NDSU Extension - Griggs County


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March 23

The Extension Connection
By Megan Vig
Spring has arrived based upon the calendar but it does not quite feel like it yet. In North Dakota, March is generally the best time to undertake pruning work to minimize excessive sap flow. Exceptions to this would be trees noted for heavy sap flow such as maples and birches, you can meet their pruning needs after full leafing out is complete. Some shrubs bloom only on the previous season’s growth: for example Forsythia spp, Syringa spp. – lilac, Viburnum spp. – viburnum and Spiraea spp. – spirea. If you want them to rebloom the following season, you should complete the pruning immediately after the blooming period is over. Pruning these shrubs while still dormant in the early spring removes potential flowering branches for that growing season.
Evergreens generally have a longer pruning season than deciduous plants. In addition to early spring and midsummer, pruning after new growth has hardened is acceptable for pines and spruce trees. Juniperus spp. – junipers and Thuja spp. – arborvitae can be pruned up to mid-August. When a branch is causing safety concerns, you can override the seasonal recommendations for pruning. Go ahead and prune or have the branch pruned by a professional arborist. Safety may be an issue when branches are threatening to fall and cause serious damage to structures or harm to individuals, or they are blocking a view of an intersection or moving traffic.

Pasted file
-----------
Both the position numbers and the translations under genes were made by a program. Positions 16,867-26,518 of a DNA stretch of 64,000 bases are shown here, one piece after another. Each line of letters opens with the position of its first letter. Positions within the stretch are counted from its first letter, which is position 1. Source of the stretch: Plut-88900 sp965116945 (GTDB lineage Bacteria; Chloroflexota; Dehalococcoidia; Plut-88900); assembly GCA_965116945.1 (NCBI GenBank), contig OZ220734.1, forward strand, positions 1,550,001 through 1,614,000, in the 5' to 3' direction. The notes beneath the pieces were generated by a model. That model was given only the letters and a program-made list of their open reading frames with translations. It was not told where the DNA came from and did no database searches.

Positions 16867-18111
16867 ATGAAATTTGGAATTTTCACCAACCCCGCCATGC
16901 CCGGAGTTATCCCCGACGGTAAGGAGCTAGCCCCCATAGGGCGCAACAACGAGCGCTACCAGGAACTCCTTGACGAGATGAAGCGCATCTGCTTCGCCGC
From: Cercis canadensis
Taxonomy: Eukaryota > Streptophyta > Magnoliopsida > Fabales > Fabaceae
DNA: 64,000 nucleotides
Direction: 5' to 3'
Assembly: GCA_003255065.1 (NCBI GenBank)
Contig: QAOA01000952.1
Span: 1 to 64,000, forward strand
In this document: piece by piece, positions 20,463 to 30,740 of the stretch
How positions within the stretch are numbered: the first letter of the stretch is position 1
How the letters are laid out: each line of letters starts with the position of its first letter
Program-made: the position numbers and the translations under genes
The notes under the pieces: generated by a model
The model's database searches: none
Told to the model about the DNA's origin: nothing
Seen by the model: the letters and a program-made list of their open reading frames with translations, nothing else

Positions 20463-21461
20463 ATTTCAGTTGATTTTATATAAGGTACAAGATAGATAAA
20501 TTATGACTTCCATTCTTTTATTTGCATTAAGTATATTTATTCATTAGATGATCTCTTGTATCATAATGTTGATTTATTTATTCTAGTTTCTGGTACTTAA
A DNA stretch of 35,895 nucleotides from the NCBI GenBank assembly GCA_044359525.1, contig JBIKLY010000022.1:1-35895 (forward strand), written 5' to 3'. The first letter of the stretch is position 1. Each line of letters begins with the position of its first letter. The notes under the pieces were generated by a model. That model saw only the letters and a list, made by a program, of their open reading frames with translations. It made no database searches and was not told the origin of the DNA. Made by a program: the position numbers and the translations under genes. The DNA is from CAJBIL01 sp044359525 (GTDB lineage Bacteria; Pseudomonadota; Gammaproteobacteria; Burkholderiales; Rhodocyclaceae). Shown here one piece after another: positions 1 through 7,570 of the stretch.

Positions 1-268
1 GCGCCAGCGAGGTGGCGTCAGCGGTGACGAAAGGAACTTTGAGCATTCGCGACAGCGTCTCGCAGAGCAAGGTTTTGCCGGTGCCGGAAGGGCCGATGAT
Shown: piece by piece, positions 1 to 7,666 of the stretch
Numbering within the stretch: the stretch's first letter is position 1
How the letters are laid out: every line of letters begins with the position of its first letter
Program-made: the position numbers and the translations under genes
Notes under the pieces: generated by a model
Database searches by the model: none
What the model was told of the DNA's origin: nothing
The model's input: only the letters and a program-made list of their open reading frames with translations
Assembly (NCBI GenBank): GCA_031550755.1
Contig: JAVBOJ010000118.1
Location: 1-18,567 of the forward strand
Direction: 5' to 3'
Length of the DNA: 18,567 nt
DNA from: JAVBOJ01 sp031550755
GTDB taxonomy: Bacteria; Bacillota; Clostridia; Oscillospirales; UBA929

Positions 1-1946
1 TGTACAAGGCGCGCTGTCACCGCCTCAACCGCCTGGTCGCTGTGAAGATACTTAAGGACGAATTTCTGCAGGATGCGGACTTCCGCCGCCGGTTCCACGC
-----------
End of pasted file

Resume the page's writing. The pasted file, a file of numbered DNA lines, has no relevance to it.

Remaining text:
Pruning is beneficial. It can promote a fuller look in certain species. Disease and insect control is another reason for pruning. Pruning for disease such as black knot of Prunus spp. (chokecherry especially) and fireblight on species of the rose family (Malus spp. – apple, Amelanchier spp. – Juneberry, Cotoneaster spp. – cotoneaster, Pyrus spp. – pear, Sorbus spp. – mountain-ash, etc.) will need to be carried out carefully to avoid spreading the disease to healthy parts of the tree or healthy trees. Right now would be an appropriate time to prune these species. Pruning during the growing season on these species will spread disease.
Always cut 10 to 12 inches below the visible symptoms of these pathogens, preferably during dormancy, and wipe the pruning shears with an alcohol-soaked, hand-sanitizing cloth or a 10 to 20 percent bleach solution to help prevent the spread of these fungal and bacterial pathogens.
Contact the NDSU Extension office (797-3312) for more information on pruning and to pick up the Basic Guidelines for Pruning Trees and Shrubs.

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